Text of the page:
When the Balkans was still under the rule of the Turks, children would be taken from all across the multi-ethnic, multi-religious expanse of the empire. They would be gathered in Istanbul and molded into the perfect soldiers. Whatever their background or language, however different they appeared, the Ottomans would train them to be one-and-the-same loyal defenders of the established order, more Turkish than the Turks. And then they would return to the communities they came from, alien to those who should have been their friends and family. They were nothing more than extensions of a distant, hostile force. They extracted taxes, they hunted down rebels, they enforced laws. Native sons became foreign oppressors.

The memory of the Janissaries still has resonance in the Balkans. The past has presence, in a way that can seem strange to an American.

The United States is one of the most ahistorical countries on Earth. It was a nation founded on the very idea of repudiating history. The founding figures of Revolutionary America rejected the tradition of aristocracies and monarchies in their design of government. The everyday people of the new country left behind the ties of the past that had bound them in Europe to settle the virgin wilderness of the American frontier. That a pseudo-aristocratic upper class developed anyway and that one could only call the American continent ‘virgin’ by erasing the presence of its original inhabitants testifies to the fact that the ahistorical American worldview is not without its distortions. But no worldview is.

Richard Hofstadter, a historian of American thought, observed that when an American says “that’s history,” she means “that’s over, that’s done with, that’s irrelevant.” But here in Europe, “that’s history” means nothing of the kind.

History, and who gets to claim it, is behind the ongoing political fight between the countries of Macedonia and Greece over the name “Macedonia.” Macedonia claims that it is its right to give itself a name that reflects its geographical connection with Ancient Macedonia. Greece claims that the name “Macedonia,” unadorned, implies a false association between the current, mostly Slavic population of the Republic of Macedonia and the Ancient Macedonians, who the Greeks feel they have a stronger connection to.

The main antagonists in this battle are the prime minister of Macedonia, Nikola Gruevski, and the prime minister of Greece, Kostas Karomanlis. Greece recently vetoed Macedonia’s acceptance into NATO on the grounds that its objections to the name of its northern neighbor had not yet been addressed. In turn, Macedonia has opened up the conflict over the name to include the issue of Macedonian-speaking refugees from the Greek Civil War who were denied right of return. To this day, their property remains confiscated and they are refused entrance into Greece. Gruevski also demands respect for the rights of Macedonian-speaking minorities who have remained in Greece. Karomanlis maintains that Greece “has no minorities.” The distance between their positions is vast.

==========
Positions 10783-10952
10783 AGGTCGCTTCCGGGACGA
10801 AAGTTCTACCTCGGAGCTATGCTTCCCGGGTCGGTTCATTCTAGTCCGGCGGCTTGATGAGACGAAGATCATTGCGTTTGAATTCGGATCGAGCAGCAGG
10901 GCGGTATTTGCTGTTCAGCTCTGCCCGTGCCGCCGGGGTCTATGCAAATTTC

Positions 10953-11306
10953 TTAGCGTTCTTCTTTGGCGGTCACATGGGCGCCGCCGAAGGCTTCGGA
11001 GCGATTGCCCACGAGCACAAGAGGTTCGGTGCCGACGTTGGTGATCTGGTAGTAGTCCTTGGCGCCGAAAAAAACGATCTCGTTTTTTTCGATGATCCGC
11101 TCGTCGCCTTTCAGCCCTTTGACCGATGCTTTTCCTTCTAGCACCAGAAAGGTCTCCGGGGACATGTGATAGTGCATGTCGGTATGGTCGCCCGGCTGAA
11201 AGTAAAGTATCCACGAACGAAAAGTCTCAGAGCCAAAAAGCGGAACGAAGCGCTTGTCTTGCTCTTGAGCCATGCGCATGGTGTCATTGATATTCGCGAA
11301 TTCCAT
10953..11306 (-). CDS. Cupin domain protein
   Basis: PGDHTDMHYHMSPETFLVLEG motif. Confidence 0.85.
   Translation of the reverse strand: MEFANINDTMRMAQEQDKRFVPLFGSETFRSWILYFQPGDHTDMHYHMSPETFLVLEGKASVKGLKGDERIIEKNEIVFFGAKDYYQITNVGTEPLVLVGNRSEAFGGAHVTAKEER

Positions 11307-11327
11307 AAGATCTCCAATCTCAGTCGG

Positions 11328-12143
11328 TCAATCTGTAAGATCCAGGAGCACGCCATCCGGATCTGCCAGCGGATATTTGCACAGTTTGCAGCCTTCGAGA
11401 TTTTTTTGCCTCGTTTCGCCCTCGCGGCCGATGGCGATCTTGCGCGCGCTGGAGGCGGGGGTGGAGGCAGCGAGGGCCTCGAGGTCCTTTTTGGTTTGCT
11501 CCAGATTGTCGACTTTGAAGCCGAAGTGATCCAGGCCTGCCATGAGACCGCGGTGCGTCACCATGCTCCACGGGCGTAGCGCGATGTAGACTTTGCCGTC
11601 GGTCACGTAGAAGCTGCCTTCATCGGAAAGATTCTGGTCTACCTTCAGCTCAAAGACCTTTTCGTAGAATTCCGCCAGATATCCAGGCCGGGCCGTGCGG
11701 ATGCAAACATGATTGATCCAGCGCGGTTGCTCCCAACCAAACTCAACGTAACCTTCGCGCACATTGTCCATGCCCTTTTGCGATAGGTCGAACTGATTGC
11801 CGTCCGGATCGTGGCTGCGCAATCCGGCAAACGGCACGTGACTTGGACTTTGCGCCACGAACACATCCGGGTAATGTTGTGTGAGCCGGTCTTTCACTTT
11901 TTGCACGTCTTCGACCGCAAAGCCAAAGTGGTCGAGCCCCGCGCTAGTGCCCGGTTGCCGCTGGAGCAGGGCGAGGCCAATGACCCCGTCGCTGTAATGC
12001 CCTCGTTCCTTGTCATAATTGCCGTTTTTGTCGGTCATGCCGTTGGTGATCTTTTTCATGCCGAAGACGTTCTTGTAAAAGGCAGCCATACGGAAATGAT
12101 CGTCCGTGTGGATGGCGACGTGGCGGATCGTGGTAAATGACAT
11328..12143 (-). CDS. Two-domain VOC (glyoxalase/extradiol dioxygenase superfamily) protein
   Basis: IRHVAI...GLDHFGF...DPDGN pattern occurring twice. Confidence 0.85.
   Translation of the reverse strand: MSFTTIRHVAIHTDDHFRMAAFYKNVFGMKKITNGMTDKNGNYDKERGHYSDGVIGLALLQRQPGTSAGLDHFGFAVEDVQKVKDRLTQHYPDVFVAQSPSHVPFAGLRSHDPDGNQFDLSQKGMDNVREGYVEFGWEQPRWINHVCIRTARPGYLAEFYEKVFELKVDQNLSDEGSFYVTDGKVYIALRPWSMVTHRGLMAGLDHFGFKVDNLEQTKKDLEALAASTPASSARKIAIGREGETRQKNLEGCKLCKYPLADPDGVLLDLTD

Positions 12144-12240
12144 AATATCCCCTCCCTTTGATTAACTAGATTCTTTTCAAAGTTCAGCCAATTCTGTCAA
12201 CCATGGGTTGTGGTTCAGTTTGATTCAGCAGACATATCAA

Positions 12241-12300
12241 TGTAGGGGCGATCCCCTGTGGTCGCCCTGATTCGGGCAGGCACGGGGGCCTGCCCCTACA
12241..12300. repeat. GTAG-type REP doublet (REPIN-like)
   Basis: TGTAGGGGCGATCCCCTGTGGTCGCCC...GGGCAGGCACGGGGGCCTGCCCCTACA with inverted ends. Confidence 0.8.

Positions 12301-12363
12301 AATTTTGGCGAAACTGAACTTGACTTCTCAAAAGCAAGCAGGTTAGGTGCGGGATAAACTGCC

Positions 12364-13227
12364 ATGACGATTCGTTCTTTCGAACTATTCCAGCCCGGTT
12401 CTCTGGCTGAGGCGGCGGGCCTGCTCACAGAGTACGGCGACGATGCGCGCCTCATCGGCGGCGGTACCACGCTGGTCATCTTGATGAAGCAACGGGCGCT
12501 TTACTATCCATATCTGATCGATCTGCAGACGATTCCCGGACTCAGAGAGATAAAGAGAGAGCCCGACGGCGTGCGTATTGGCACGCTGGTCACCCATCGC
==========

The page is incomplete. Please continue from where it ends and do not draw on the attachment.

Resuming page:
Which is curious, because their family origins are so close. Both Gruevski and Karomanlis’ grandfathers were traced to the same region of Aegean Macedonia (northern Greece) by the newspaper Dnevnik. Both their grandfathers fought for Greece against invaders in the first half of the twentieth century. Both of their grandfathers spoke a Slavic dialect (whether it should be called “Macedonian” or not is an enormously contentious issue). Their paths diverged when Gruevski’s father settled in what is today the Republic of Macedonia, while Karomanlis’ father remained in northern Greece.

Not only do they share a history, but also a fate. Both have come to be viewed as Janissaries by the countries they did not align with. The Greek view sees those who are born in Greece as Greeks, whatever language they may speak at home. It is the duty of Greeks to show loyalty to the nation as a whole. By this view, Gruevski is a Greek who has turned against his own people and betrayed them for foreigners.

Likewise, there are Macedonians who feel that any Slavic-speaking Christian from the geographical area of Macedonia is a Macedonian (whether within the current borders of the Republic of Macedonia or not). By this view, Karomanlis is a Macedonian who has turned against his own people and betrayed them for foreigners. The most committed and effective combatants in the fight for the name ‘Macedonia’ have an astonishing amount in common.

As Dnevnik observed, “Unfortunately, the Balkans is probably the one place in Europe where similarities divide instead of unite. Probably, under normal circumstances, if the prime ministers of neighboring countries shared so many fateful commonalities, that would be a good basis for them to serve as the main initiators in developing close and friendly relations between each other’s countries. But this, however, is the Balkans.”

And so in the worldviews of this place, like in those of every other, there are truths as well as distortions.

Originally posted to the blog Polysemic

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